But back to Au Bon Marché (as it was originally called, in 1852, by its founder, Aristide Boucicaut): I think it has the jewel in the department store crown with the Épicerie. I have spent a lot of euros (and former francs) here buying chocolate (the Valrhona selection is far more extensive than what is available in the States, plus there are always several brands that I’ve never heard of; and I also bought a chocolate watch for my daughter!); dragée chocolate almonds covered in gold, silver, and copper (typically only available around the December holidays); Kusmi tea (again, lots more varieties on offer); a box of marrons glacés; A.O.C. olive oil from Nyons (among my most favorite); exotic salts; smoked salmon; and even an accroche-sac, one of those gadgets that you slide over a table edge and hang a handbag on (mine is “decorated” with the Epicerie website, http://www.lagrandeepicerie.fr/).

If you’ve read this far and are wondering if I’m just rambling on about the grands magasins for seemingly no good reason, in fact I’m doing so because January is one month of les soldes (sales) in Paris and I know a number of people who plan trips around these big sales. Les Soldes are nationwide and state-regulated, and, according to the authors of one of the best books about France ever written – Sixty Million Frenchman Can’t Be Wrong by Jean-Benoît Nadeau and Julie Barlow (Sourcebooks, 2003) – they predate the discovery of America by at least three hundred years. Nadeau and Barlow note that “the police set the dates and supervise the sales across the country: stores are only allowed to have sales from mid-January to mid-February and from mid-June to mid-July. To hold a sale outside that period, merchants have to obtain special approval from the police. The rest of the year, small shops and big retailers can’t so much as offer a rebate without facing the wrath of the law.” I have read, however, that due to the faltering economy, the government has recently been allowing stores to mark down merchandise outside of les soldes. The Winter 2012 sales begin next week on 11 January and run for six weeks, ending on the 14th of February.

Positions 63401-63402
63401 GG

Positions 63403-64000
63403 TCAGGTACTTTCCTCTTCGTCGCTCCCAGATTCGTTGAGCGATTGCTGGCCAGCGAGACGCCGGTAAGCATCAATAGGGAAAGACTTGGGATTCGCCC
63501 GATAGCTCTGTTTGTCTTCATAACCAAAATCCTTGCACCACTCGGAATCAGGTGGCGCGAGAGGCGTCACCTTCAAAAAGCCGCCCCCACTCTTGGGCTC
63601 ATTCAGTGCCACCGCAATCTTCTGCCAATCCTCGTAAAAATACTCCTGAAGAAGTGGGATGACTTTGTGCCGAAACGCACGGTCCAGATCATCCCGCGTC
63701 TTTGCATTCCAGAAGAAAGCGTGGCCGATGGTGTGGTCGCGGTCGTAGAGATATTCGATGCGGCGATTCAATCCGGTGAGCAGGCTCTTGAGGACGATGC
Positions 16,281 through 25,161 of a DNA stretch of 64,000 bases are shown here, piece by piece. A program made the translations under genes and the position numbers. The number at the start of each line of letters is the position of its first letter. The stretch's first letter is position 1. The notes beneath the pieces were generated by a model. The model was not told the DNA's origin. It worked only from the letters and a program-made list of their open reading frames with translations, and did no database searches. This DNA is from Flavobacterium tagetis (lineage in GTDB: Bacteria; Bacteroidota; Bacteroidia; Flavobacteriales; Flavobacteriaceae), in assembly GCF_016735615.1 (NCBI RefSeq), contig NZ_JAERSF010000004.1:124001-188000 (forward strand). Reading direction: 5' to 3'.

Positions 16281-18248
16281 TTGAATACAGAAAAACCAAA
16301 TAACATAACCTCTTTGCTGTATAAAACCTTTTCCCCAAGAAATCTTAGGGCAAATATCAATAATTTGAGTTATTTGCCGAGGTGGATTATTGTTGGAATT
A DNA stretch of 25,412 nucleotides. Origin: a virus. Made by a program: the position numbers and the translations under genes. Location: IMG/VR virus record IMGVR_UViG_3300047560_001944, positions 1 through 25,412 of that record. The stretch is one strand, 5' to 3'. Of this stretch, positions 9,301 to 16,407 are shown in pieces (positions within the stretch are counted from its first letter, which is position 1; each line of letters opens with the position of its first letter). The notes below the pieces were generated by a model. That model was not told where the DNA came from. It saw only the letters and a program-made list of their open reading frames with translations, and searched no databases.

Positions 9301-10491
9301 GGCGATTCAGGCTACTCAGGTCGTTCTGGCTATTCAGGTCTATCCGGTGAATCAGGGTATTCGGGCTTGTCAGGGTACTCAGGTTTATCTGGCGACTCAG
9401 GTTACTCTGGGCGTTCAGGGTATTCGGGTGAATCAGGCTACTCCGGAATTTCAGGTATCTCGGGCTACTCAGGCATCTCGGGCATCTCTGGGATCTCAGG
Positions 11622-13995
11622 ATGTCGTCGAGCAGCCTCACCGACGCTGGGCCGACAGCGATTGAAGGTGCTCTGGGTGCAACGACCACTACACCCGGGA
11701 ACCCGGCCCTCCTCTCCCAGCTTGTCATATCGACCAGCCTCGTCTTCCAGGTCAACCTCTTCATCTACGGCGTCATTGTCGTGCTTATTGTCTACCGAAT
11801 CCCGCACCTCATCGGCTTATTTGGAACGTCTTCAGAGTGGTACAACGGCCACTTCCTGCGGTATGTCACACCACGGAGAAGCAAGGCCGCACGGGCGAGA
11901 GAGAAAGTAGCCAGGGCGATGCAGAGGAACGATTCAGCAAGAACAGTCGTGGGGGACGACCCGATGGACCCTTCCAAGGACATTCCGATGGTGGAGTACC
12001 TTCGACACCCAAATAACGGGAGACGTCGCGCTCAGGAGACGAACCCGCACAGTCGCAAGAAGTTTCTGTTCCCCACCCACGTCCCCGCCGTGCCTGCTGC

As each week passes, prices are slashed further, so it’s possible to get an outstanding bargain, even on designer items. But as with sales anywhere in the world, it pays to be knowledgeable about pre-sales prices to determine how good (or not) a deal you’re getting. Savvy shoppers will visit the stores in advance of the sales, especially to try on clothes for sizing – it will be a madhouse once the sales begin, so if you already know what size to buy you will save valuable time. Waiting until the end of the sales is not necessarily advantageous for clothes shoppers as by that point there will be limited sizes available. If you’re not going to be in Paris but you’d like to take advantage of les soldes, the bigger stores – notably the grands magasins – ship outside of Europe (I’m not sure of the policy for smaller boutiques), and if you are comfortable with an all-French website, check out http://www.1001bonnesaffaires.com/, which is excellent.

I would be remiss if I didn’t mention another of my favorite features of les grands magasins: their restaurants and cafes! Whether you are actually shopping or just walking by one of the stores and feel like taking a break, don’t overlook the dining and picnic possibilities these stores offer. For the most part, what you’ll find is far better than anything in North American department stores, even at the coffee bars, and you’ll have an array of choices. Author and writer Peter Hellman, whose piece “Why We Love French Wine” is in my Paris book, has thoroughly investigated Paris department store dining over the years. I used his piece for the travel section of The New York Times – “For Hungry Shoppers in Paris,” 28 January, 2001 – as a primer for several years, but his more recent piece – “How to be a Gourmet in the Paris Stores,” The Wall Street Journal Online, 29 July, 2010 – may be of more interest.

Lastly, I close with a sentence worth keeping in mind from a very useful book by Susan Swire Winkler and Caroline Lesieur, The Paris Shopping Companion: A Personal Guide to Shopping in Paris for Every Pocketbook (Cumberland House). “In a culture where style of life is a source of national pride and pleasure, shopping as the French do is an invaluable approach to understanding French culture.”